First of all, when the narrator begins with "call me," that implies he’s talking to someone, because the verb is in the imperative or "command form." So, even though the word "you" doesn’t come up, Ishmael is establishing a direct relationship with you, the reader. He gets all buddy-buddy with you right away.
Second, you may also have noticed that this sentence is a bit ambiguous. "Call me so-and-so" is often what people say when the "so-and-so" bit isn’t the name on their birth certificate, as in "Hi, I’m André Young, but call me ‘Dr. Dre.’" So we don’t really know if Ishmael is actually legally named "Ishmael," or if he’s adopted "Ishmael" as a nickname or a pseudonym, or if he’s just casting himself as "Ishmael" because of the Biblical connotations of that name (see below for more on that).
What’s more, we never hear anyone else in the novel actually call him Ishmael, either – in fact, nobody ever addresses him by name in the novel – so why should we call him that? And we certainly don’t know his last name.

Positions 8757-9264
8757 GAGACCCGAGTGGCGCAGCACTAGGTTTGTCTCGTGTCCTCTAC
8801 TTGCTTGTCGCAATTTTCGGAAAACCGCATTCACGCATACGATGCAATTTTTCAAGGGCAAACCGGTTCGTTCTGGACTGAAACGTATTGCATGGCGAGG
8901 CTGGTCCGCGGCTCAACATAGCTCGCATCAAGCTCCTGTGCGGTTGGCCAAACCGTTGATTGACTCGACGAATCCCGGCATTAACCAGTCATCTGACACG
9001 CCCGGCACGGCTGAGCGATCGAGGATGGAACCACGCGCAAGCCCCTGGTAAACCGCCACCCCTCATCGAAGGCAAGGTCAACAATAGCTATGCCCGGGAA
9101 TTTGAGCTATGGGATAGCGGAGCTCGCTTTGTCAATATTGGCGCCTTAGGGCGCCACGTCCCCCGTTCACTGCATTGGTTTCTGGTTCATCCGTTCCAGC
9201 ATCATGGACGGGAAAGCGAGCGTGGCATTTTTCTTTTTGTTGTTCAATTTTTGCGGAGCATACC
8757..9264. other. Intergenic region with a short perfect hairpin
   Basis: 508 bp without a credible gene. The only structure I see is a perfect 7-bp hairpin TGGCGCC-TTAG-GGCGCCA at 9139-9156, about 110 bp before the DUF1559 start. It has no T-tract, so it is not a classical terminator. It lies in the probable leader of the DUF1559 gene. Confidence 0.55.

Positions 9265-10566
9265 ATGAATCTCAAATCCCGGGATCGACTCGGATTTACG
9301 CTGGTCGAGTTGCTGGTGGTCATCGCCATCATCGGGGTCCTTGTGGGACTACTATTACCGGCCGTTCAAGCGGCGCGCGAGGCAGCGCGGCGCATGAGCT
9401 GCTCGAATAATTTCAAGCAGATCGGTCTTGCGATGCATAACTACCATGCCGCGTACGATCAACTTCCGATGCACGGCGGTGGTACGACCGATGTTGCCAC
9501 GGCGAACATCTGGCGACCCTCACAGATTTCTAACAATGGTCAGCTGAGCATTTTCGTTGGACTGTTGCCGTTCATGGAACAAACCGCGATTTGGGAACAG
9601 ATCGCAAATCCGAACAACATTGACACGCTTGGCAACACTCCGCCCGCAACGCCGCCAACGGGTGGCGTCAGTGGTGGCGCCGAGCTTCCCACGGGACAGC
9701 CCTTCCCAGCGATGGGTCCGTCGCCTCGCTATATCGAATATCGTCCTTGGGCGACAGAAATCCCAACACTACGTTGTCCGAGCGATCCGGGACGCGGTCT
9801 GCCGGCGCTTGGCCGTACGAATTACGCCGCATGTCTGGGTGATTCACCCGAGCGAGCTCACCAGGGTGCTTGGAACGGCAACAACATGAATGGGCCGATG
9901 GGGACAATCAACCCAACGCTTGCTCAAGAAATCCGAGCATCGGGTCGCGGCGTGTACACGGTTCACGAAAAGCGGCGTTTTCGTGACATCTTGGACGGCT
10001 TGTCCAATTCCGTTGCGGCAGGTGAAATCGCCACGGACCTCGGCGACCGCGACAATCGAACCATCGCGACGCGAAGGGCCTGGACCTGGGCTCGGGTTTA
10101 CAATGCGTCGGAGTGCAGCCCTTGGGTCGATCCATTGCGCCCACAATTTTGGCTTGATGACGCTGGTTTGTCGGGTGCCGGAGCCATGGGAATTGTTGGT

So, OK, we don’t know his name, you’re saying. But it’s worse than not knowing his name, because we don’t even know if we don’t know his name. Maybe his name is Ishmael, and we do know it. Got that? We hope so, because that’s the kind of slippery fact-that-is-not-one that’s going to be sliding through our fingers throughout Moby-Dick.
We’re glad you asked, and yes, there is. If you feel like reading Ishmael’s whole story, it starts in Genesis 16; here, we’ll just recap the major points. According to the Book of Genesis, Ishmael and Isaac are the sons of Abraham, and they’re half brothers. Abraham’s wife Sarah can’t bear children, so she lets Abraham sleep with her maidservant, Hagar, who gives birth to Ishmael. (The name "Ishmael" means "God hears," if you were wondering.) Later, Sarah does manage miraculously to get pregnant in her old age, and she bears Isaac. Then Sarah convinces Abraham to banish Hagar and Ishmael to the wilderness so that her younger son Isaac can become the next patriarch (God has already decided to establish his covenant with Isaac, anyway.)